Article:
[Skip to Content]
Access to paid content on this site is currently suspended due to excessive activity being detected from your IP address Please contact the publisher to request reinstatement.
[Skip to Content Landing]
August 5, 1916

Infant Mortality: Its Relation to Industrial and Social Conditions.

JAMA. 1916;LXVII(6):464. doi:10.1001/jama.1916.02590060064027

This article is only available in the PDF format. Download the PDF to view the article, as well as its associated figures and tables.


This book includes a series of papers representing an investigation of infant mortality conducted by the Boston School for Social Workers under a grant from the Russell Sage Foundation. Certain factors, such as the character of the milk supply, the influence of artificial feeding, and the form of medical attendance, which have received extended discussion elsewhere, are not included in this report, nor has any attempt been made to determine, except roughly, the relative influence of the various factors discussed. Chapters are devoted to the present position of infant mortality and its recent decline in the United States; the influence of prenatal conditions on infant mortality; infant mortality and the size of the family; the mother and infant mortality; and infant mortality, housing conditions, and influence of economic and industrial conditions. The author concludes that the fundamental causes of an excessive rate of infant mortality are poverty, inadequate economics, and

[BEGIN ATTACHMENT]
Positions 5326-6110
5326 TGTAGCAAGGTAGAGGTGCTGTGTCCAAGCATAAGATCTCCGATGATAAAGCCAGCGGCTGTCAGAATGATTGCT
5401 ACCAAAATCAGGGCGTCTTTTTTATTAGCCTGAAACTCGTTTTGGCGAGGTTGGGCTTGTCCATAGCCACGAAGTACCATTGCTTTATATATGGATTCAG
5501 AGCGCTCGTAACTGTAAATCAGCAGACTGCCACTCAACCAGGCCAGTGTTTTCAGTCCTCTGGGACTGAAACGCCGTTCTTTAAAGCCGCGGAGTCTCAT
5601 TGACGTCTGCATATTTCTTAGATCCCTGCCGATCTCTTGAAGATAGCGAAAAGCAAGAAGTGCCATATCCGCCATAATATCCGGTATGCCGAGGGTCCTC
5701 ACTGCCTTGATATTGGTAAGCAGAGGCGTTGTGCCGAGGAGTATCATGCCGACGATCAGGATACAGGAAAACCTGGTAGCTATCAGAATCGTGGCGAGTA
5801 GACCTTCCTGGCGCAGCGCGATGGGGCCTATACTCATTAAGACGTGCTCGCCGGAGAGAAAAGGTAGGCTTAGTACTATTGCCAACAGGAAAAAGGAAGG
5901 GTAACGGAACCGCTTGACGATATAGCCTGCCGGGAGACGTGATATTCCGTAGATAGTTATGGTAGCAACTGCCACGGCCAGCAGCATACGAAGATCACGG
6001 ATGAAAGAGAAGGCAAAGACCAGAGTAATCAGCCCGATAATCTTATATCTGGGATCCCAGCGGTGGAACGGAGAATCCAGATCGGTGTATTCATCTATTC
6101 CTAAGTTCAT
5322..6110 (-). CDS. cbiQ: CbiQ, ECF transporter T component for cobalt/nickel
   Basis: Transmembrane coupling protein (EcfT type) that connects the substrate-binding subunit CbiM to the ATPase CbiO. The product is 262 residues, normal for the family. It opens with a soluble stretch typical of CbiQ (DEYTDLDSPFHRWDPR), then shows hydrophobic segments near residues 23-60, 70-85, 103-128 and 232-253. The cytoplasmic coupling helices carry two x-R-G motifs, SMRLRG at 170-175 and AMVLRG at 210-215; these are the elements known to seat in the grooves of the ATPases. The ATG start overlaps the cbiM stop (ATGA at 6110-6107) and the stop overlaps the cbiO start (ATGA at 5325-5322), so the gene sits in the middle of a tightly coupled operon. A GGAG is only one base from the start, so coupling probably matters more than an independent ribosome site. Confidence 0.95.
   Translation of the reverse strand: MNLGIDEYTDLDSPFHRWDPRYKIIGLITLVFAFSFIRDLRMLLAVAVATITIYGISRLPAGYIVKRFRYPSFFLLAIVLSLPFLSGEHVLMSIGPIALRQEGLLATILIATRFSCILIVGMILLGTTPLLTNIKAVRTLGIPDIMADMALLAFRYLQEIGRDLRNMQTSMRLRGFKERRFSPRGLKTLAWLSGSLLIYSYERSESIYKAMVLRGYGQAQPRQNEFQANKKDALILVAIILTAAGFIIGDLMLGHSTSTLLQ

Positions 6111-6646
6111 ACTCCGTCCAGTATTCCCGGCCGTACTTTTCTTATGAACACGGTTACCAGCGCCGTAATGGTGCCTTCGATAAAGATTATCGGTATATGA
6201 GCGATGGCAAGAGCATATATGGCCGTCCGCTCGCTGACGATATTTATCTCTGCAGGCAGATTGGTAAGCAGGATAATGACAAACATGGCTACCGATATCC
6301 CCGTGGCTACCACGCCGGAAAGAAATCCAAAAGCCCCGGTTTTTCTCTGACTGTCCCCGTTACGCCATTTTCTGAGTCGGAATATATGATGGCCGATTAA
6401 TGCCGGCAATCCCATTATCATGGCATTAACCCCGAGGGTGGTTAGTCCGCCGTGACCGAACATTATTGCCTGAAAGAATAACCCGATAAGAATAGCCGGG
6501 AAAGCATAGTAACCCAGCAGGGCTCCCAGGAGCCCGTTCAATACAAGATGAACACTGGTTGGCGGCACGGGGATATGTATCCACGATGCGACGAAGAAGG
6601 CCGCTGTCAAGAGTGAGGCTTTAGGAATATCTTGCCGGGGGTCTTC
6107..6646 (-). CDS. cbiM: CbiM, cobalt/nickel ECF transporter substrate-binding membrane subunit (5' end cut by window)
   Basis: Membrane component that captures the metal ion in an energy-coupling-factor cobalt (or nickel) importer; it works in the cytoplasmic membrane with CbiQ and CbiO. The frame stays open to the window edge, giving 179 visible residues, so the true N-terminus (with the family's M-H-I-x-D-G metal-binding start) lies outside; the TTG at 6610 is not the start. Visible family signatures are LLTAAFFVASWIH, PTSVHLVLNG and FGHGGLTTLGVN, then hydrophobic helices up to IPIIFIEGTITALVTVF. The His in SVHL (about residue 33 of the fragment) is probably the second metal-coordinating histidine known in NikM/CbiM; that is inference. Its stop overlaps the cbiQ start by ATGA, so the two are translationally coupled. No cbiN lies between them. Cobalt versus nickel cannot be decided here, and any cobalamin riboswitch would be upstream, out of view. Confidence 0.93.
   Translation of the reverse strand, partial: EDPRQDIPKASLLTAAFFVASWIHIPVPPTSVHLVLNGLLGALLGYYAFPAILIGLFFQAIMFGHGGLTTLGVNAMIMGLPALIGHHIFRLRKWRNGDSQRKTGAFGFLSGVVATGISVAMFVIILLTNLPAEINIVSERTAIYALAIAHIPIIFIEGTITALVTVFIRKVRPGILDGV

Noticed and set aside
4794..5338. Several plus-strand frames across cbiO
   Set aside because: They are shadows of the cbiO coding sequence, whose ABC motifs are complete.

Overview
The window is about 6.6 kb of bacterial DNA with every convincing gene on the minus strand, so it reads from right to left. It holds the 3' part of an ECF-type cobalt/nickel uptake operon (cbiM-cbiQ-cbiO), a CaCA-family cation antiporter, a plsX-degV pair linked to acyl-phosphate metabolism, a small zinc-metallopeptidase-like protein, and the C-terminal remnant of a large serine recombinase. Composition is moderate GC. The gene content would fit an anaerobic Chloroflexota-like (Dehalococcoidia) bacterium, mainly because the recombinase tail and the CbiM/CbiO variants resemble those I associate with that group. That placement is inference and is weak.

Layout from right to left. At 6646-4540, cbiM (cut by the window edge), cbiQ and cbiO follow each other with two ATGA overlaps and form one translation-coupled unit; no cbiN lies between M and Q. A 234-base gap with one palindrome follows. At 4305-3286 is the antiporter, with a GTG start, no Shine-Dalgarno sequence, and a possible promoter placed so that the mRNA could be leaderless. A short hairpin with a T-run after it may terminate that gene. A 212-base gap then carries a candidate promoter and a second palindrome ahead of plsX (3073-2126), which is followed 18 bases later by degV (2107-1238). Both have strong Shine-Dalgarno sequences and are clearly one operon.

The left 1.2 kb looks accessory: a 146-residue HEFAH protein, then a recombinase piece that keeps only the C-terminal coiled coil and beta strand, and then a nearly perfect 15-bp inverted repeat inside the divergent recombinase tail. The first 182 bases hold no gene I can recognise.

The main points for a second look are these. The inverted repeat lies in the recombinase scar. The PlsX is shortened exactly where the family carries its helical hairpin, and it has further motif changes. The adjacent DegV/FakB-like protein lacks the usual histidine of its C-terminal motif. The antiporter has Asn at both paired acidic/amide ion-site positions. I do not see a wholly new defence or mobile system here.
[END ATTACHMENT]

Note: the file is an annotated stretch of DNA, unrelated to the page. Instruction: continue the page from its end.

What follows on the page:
First Page Preview View Large
First page PDF preview
First page PDF preview